“The fault committed operates in our mind a state of perturbation which do not simply gather the mad forces of our repentance, but also the waves of grief and accusation of the victim and all of those who associate with the feeling, instituting disharmonies of vast proportions in the centers of the soul, to reverberate on our own instrumentation.” [4]

What is Atonement

“Atonement consists in the sufferings, both physical and moral, that are the results of a spirit’s wrong-doing – whether in the course of the same earthly life in which it has done wrong, or in the phase of spirit-life succeeding it, or in a new earthly life – until all traces of the spirit’s wrongdoing have been effaced.” [1]

Although the term atonement might suggest the idea of punishment, in reality, no punishment understood as the infliction of a penalty as retribution for an offense is involved. Repentance alone doesn’t free up the spirit from a moral flaw; it simply “opens its eyes”. The spirit is still pray of its own imperfections and will naturally suffer its consequences. At this state, the spirit will demonstrate ill tendencies relative to the moral imperfection(s) in question. It may still make unethical choices (wrong-doing, sin, miss the mark – you call it as you wish!), although it is sensitive to them – in other words, it now can listen clearly to its internal moral compass, knowing even if intuitively, whether its actions are in harmony or not with the universal moral laws that governs the cosmos. This internal compass, a divine gift, is independent on religion or culture and in fact is what allow us to exert autonomous morality.

  A classic passage of the bible illustrates what we are talking about here.

“For I do not do the good I want to do, but the evil I do not want to do—this I keep on doing.” [5]

 No wonder the spirit suffers for its present state. It feels regret, perhaps remorse even.  It may wish to go back in time and make different choices. It longs to make amends. We all have been there! And here we must say that no one gets everything right the first time. We first crawl, then we walk, then we run… Nature does not evolve in big loops and this is how we progress as well. So forgive yourself and forgive others. Remorse is never necessary.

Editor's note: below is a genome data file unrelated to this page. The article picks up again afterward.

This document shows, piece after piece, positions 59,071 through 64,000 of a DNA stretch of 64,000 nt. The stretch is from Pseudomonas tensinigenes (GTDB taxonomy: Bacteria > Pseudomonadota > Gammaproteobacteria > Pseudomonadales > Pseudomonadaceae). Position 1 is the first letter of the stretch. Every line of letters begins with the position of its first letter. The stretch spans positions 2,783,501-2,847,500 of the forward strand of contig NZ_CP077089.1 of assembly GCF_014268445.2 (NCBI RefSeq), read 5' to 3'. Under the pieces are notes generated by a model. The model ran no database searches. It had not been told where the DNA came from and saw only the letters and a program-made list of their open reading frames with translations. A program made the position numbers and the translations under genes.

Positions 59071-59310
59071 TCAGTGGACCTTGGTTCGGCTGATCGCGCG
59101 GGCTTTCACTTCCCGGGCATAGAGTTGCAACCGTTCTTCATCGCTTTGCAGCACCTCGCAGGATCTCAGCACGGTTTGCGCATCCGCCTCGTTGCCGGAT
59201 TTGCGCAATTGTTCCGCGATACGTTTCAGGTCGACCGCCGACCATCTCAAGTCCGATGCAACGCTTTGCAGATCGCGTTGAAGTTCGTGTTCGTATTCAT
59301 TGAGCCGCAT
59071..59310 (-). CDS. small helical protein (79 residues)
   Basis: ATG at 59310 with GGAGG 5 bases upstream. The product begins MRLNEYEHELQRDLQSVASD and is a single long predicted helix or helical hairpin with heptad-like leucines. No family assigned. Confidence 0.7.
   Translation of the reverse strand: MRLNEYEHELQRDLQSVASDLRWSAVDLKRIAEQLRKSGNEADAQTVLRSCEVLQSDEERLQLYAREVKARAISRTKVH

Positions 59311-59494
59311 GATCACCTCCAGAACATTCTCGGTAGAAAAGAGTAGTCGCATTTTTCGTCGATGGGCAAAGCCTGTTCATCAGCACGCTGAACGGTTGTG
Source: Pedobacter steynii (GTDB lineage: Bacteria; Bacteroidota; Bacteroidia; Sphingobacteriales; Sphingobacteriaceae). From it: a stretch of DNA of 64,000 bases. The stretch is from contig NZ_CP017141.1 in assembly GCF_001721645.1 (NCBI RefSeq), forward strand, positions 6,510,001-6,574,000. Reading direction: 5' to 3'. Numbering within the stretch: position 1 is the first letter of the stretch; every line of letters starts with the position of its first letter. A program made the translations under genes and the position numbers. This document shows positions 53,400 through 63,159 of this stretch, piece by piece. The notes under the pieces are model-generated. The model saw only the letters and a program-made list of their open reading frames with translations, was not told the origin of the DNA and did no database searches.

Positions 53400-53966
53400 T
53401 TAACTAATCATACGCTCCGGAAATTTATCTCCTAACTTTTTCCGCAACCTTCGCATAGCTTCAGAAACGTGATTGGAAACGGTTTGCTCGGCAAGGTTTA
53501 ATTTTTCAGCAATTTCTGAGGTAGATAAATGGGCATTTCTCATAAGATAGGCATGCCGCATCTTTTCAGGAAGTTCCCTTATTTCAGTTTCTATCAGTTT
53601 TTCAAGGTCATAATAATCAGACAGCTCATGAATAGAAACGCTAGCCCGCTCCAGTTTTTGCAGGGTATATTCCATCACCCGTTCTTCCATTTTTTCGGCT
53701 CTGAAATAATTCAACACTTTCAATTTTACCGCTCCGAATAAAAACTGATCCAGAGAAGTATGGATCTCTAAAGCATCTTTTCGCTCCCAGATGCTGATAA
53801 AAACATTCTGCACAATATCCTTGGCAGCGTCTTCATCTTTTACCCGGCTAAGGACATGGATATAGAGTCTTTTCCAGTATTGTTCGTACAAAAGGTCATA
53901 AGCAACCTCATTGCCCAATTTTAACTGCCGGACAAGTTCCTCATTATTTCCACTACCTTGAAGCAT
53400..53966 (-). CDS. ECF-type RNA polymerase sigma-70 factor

“Though nobody can go back and make a new beginning, anyone can start over and make a new ending.” [6]

If in the repentance phase the spirit learned about a flaw of character, it is in the atonement phase that it makes changes to its own consciousness by confronting situations in new reincarnations that puts it in direct contact with the moral elements it aims to revise. As it still have imperfections; confusion, suffering and perhaps errors may still certainly come true. However, through its own will-power and efforts (desire for improvement and actions towards effacing this), its moral dispositions are slowly perfected. The understanding of this broader reality allows us to appreciate the struggles of life, instead of complain about them – although no one should consent to suffer, hoping to “resolve” past debts and acting as if it deserves to suffer. The value of atonement is not on itself, but on the direction it provides the spirit to implement inner transformation. The appreciation of vicissitudes we mentioned should be understood as the possibility to face life’s “problems” simply as opportunities to demonstrate solid learning in the realms of justice and charity. In fact, a life without such opportunities might be desirable by some individuals when in the physical realm. However, from the perspective of the spirit, such life would be unproductive and meaningless. “The Spirits’ Book question 988 indicates what we are talking about:

” 998. There are individuals whose lives are perfectly calm, who have nothing to do for themselves and are exempt from all worries. Is their good fortune proof that they have nothing to repent from any former existence?

‘Do you know many such people? If you think you do, you are mistaken. Such lives are often only calm on the surface. A spirit may have chosen such a life, but after leaving it, it realizes that it has not helped it move forward, and it regrets the time it has wasted in idleness.’